Elena de la Merced (Carolina) and Israel Lozano (Javier) in Luisa Fernanda (Washington Opera). Photo c. Robert A. Reeder

Luisa Fernanda
at Washington Opera (November 2004)

Carlos Carbonnell reports ...

A true believer, I pilgrimaged to Milan for the opening performance of Luisa... in 2003. Being there for that Luisa... was one of the most moving evenings I have spent at any theatre. All zarzuela lovers can never be grateful enough to Plácido Domingo for bringing this play to this stage. Then, just last week, I had the chance to see it again in Washington DC.

Domingo is an excellent Vidal, as most of the role lies in that high-baritone zone typical of 1930’s zarzuela leading men. Nevertheless, one misses the sensuous tones of a true baritone in the second act “Luche la fe por el triunfo”. Women in the audience just don’t swoon the same way when a lighter voice sings this music. He does much better with “Los Vareadores”, where his sense of rhythm and joyous tone really brings the piece to life.  And he acts the part beautifully, speaking the lines with panache and feeling, making for a truly moving final scene; especially since he opts for the sung ending, which is always more powerful. Good as he was in DC, he was better in Milan. I guess there was a particular electricity in bringing a work so close to his heart to the cathedral of opera. And it showed.

María José Montiel is a lovely Luisa. Her voice creamy and warm; deeply moving in the duet with Javier. Her acting is decent enough, but the dramatic outburst in the Revolution scene (what should have been a romanza, with all due respect to Moreno Torroba) was paced so slowly that it never built to the intensity that makes it such an effective emotional/political statement.

In the key role of Carolina, Elena de la Merced made a better impression in Milan than this time around. She seemed a bit disengaged from the action and both she and Domingo were too cool in their duet. She was very attractive in the Subasta scene, but by then the role is practically over.

José Bros sang Javier at the Milan performances and young Israel Lozano played the part in DC. Needless to say, Bros brought tons of star quality and gave Domingo true competition for the audience’s applause as well as for Luisa’s love. I actually think that no single number got a bigger hand in Milan that his “De este apacible rincón de Madrid”. The casting of Mr. Lozano in Washington made the rivalry weaker, thus bringing down a key element of the musical and dramatic tension. After all, we are talking about the character that returns at the eleventh hour to steal the bride of the world’s most famous singer. For this to have some credibility you need to build a stronger case. And this production undercuts the possibility of achieving this by cutting all of the dialogue that serves to establish Javier’s rags-to-glory background, making Luisa’s masochistic fidelity even harder to understand. Israel Lozano did sing very well and cut a fine figure on stage. He just was never give the chance to create a believable match for Plácido.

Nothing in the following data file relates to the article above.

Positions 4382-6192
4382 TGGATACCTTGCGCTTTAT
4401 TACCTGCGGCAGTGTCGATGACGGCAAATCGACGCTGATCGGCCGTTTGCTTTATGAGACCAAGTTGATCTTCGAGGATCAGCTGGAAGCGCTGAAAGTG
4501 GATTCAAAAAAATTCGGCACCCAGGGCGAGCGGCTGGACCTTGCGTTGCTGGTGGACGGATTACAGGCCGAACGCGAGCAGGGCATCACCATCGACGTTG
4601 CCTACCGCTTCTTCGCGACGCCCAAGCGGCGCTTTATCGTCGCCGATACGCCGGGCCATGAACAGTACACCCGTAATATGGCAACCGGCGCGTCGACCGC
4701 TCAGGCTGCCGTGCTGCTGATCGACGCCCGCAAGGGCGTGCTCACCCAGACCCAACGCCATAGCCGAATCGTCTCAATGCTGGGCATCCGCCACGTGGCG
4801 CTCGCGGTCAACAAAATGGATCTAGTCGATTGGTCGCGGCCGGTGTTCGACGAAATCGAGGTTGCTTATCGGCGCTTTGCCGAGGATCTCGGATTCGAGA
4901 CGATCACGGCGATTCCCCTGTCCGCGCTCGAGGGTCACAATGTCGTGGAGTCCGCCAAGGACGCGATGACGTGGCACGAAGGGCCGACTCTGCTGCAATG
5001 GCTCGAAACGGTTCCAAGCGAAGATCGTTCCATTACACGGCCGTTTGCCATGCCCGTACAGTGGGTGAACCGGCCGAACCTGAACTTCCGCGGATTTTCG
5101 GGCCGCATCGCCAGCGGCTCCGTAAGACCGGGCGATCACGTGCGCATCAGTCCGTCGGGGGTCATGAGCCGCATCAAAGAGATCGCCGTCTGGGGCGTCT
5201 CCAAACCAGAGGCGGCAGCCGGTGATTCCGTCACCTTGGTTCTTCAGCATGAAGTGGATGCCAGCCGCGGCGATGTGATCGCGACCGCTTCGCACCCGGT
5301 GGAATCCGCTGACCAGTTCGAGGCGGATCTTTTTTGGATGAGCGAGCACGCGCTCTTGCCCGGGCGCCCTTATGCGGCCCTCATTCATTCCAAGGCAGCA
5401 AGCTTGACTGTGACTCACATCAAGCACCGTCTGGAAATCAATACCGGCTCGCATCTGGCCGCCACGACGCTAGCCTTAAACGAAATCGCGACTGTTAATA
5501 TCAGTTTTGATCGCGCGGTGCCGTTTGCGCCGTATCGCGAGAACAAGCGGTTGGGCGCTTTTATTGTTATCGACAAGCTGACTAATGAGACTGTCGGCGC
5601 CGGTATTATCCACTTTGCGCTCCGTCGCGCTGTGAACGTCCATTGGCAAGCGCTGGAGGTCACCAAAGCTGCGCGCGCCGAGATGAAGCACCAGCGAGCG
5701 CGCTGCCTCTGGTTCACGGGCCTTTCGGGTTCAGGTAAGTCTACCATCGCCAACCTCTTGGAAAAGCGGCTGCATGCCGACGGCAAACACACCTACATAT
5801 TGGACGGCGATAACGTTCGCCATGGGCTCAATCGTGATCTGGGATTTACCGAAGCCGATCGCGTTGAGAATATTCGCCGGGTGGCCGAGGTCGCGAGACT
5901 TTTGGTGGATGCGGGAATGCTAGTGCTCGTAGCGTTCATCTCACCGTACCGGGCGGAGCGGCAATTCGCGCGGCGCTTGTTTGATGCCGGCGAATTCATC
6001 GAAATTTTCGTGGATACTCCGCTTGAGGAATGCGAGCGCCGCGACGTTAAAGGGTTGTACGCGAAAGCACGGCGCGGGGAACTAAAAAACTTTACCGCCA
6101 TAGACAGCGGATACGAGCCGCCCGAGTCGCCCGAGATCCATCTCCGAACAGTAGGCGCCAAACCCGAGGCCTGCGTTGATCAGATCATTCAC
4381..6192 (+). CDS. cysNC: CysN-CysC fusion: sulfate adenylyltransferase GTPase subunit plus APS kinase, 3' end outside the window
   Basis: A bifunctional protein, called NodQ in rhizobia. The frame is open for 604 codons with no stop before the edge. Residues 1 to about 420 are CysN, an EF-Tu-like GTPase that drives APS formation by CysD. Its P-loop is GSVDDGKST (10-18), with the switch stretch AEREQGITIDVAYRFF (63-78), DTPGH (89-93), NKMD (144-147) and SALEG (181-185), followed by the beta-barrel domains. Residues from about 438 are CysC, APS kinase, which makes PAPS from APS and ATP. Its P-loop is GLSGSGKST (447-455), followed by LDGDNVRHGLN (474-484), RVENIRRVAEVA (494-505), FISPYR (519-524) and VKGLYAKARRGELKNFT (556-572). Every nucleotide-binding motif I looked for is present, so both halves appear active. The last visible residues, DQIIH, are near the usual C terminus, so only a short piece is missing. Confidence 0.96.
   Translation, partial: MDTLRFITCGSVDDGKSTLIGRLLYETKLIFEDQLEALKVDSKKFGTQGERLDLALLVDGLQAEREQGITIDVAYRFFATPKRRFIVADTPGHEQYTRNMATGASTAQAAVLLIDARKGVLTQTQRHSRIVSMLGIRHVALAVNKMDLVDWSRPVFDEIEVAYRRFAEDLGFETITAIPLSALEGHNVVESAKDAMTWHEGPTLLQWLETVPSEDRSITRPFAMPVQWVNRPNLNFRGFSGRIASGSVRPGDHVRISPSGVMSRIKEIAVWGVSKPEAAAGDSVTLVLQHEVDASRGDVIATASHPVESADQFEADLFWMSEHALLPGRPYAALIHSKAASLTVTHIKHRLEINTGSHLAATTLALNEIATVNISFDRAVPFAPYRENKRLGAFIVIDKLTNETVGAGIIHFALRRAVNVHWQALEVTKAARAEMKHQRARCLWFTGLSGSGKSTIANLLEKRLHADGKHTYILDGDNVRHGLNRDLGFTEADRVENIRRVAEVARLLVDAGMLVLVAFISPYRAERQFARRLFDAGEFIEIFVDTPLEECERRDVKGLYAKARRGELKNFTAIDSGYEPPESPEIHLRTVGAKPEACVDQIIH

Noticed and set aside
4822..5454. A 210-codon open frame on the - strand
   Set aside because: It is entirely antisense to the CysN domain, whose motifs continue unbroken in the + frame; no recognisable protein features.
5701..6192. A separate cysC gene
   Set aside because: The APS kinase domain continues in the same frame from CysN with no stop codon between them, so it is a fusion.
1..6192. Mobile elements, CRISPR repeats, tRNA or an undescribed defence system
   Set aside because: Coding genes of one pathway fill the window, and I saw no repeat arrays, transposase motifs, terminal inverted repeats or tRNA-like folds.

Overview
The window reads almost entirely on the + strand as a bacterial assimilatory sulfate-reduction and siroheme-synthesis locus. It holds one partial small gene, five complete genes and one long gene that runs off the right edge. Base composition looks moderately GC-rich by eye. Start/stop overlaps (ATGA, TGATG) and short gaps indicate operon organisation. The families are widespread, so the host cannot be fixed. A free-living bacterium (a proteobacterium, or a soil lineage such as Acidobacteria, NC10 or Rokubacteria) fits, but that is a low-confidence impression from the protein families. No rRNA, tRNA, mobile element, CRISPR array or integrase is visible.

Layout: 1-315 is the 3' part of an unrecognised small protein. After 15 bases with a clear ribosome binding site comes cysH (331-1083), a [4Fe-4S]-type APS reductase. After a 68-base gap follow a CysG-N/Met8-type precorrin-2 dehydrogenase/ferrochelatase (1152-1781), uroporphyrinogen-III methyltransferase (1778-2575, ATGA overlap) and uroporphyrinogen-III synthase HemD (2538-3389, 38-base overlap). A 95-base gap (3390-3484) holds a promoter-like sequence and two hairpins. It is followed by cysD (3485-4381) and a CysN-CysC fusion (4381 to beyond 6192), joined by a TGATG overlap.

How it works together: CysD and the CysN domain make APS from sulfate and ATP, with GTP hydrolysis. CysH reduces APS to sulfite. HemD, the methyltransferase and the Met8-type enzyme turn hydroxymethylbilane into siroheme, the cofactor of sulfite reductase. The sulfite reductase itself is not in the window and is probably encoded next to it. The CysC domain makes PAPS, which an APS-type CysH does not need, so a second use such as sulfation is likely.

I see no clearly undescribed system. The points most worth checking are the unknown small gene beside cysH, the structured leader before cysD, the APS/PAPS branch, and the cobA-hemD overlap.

Mariana is an important role and Raquel Pierotti, who is used to singing more important parts, gave an excellent portrayal in Milan. But in DC, the role was played by Suzana Guzmán whose very heavily accented Spanish was a major drawback. One could argue that people reading subtitles wouldn’t notice, but the overall effect of the performance is seriously jeopardized.

The excitement of the Milan event served to overcome the production’s element of weakness.  I’m talking about the fact that too much of the dialogue has been cut. It is understandable that one would highlight the music more than the drama when playing for a public that doesn’t speak Spanish, and it is reasonable to expect international audiences to be less involved with the comings and goings of Spanish politics in the 19th century. But in the process, supporting characters that add spice to the play (Aníbal, Don Florito) have been too drastically reduced (Don Florito’s part consists of  “No debía usted ayudarle" and “Hija mía, observa y calla”.)

I got the feeling that the mostly Spanish cast at La Scala, because they knew the whole zarzuela, was able to convey most of what had been edited away. The actors filling the secondary parts in Washington had probably studied how to interpret the lines assigned to them, but there was a feeling that those little bits were all they knew about Luisa Fernanda.

The simple and sleek production is beautiful to look at. But I find the staging a little too elegant, lacking the drive and humor that so much a part of the genre. Sagi is a fantastic director, but it feels as if he didn’t fully trust  Luisa... to connect with international audiences. This is a great zarzuela, and in order to claim its place among the worthy works of world musical theatre, it does not need renounce its roots as popular entertainment.

© Carlos Carbonnell 2004

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